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Like the people, the modernism is better looking in Stockholm, Sweden’s utterly civilised capital.

First to Gunnar Asplund’s at once majestic and surprisingly human-scaled Public Library (1928) – an exquisitely-detailed repository of knowledge.

And on to the graceful landscape of Sigurd Lewerentz and Asplund’s Woodland Cemetery (1917-1940). It is an extraordinarily complete and subtle landscape experience, from pleached lime trees following the street from the station, through the stone-faced amphitheatre of the entrance, to the majestic sweep of Lewerentz’s hillscape framing Asplund’s Crematorium within (which after the touching detail of the Library, was a building that unexpectedly worsened on approach rather than improved – it was Lewerentz’s masterly setting that captivated).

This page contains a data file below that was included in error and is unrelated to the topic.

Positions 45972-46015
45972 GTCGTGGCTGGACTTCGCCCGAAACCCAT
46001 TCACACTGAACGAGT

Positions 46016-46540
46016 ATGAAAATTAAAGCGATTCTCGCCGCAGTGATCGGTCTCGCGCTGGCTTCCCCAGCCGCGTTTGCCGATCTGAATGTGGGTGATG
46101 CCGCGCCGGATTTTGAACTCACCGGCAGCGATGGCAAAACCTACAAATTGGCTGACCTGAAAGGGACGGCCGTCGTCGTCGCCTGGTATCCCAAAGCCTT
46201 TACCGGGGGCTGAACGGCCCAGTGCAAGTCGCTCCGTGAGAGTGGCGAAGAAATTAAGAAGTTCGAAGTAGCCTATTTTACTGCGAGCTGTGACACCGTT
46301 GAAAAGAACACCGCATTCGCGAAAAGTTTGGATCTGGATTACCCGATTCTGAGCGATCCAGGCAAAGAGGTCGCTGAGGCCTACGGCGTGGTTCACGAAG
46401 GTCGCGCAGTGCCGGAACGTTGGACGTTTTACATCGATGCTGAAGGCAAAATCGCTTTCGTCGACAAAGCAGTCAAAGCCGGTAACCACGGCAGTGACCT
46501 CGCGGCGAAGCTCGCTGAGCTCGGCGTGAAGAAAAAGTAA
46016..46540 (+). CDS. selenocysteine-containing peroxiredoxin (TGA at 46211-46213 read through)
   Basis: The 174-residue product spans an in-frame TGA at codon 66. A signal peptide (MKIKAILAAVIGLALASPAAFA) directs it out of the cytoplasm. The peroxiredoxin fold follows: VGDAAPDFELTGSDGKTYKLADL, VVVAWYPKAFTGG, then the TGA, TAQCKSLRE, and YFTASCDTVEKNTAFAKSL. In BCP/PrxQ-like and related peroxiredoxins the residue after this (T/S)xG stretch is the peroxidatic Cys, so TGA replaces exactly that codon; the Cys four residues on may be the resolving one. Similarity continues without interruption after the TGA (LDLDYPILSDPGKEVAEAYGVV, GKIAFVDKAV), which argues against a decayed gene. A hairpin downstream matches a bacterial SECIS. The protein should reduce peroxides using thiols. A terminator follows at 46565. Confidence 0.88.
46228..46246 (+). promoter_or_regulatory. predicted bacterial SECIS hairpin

The foliage of the trees lining the path to Lewerentz’s exquisite (and exquisitely maintained) Resurrection Chapel (1925) darkens on approach, to envelope the funeral party in protective darkness, and conversely lightens on leaving. A private tour led by the only unfriendly person in Stockholm meant we could only see the interior – with its tantalisingly beautiful chairs, lights and stone altar – through the keyhole.

And back to Ett Hem, possibly the nicest hotel there is, beautifully curated by Ilse Crawford, and staffed by (of course) good looking young Swedes. A place where you actually can just help yourself to a drink and have whatever you feel like for dinner – a rather more comfortable and better-staffed version of home.